Fox, 26, said he was headed from his parked car to Cocktails bar when a group of approximately 20 men surrounded him on the sidewalk, called him anti-gay slurs, beat him up, and stole his wallet and cell phone, according to a police report filed in the incident.
“They said what’s in your pockets and I said, I got no money I’m broke, and they said, ‘oh so you’re one of those broke faggots?’ And then they just started swinging,” said Fox.
The attack was caught on the bar’s surveillance cameras.
But because Ohio’s hate crime crime law does not cover sexual orientation or gender identity, the suspect will not face escalated charges.
The state’s 1987 statute entitled “Ethnic Intimidation” only lists crimes that are committed against someone based on the victim’s race, color, religion or national origin will receive the enhanced bias charge.
But Dan Tierney, a spokesperson for the Ohio Attorney General’s Office, said that when sentencing offenders, one of the factors judges have to consider is “whether the offender was motivated by prejudice based on race, ethnic background, gender, sexual orientation, or religion.”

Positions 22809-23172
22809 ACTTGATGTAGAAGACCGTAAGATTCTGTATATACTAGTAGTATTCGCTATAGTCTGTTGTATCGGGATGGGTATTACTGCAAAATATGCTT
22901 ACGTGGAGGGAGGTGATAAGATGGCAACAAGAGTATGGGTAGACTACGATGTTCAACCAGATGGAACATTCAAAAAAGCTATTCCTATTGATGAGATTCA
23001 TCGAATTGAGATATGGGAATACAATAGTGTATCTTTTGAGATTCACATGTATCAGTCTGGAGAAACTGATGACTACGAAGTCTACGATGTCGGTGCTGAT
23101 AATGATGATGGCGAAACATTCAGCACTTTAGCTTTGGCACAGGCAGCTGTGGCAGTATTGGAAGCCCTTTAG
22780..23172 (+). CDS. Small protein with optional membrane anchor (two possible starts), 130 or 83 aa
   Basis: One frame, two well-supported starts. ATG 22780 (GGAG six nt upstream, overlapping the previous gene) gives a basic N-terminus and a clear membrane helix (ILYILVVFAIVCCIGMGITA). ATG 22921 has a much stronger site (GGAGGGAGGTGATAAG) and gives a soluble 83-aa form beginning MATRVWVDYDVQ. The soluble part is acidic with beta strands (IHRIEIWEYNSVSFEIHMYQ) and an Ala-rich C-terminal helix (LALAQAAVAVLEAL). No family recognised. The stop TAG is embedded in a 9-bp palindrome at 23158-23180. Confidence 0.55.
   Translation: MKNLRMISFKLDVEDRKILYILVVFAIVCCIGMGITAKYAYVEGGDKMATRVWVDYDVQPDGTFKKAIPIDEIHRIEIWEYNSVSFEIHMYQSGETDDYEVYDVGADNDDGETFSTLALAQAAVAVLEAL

Prosecutors could argue that because a person targeted a member of the LGBT community, the convicted deserves a harsher sentence.Tuesday’s arrest was the second involving incidents police are investigating at the bar.
Last week, police arrested a 13-year-old boy shortly after a Sept. 6 incident in which a small group of young teenagers threw rocks and directed anti-gay slurs at customers on the bar’s patio.
June is supposed to be a month for all to celebrate the LGBTQ movement and the strides the community has made over the years, but now it will be remembered as a dark time for many. Early Sunday morning, American-born Omar Mateen took the lives of 49 people and wounded 53 others at Pulse, a [...]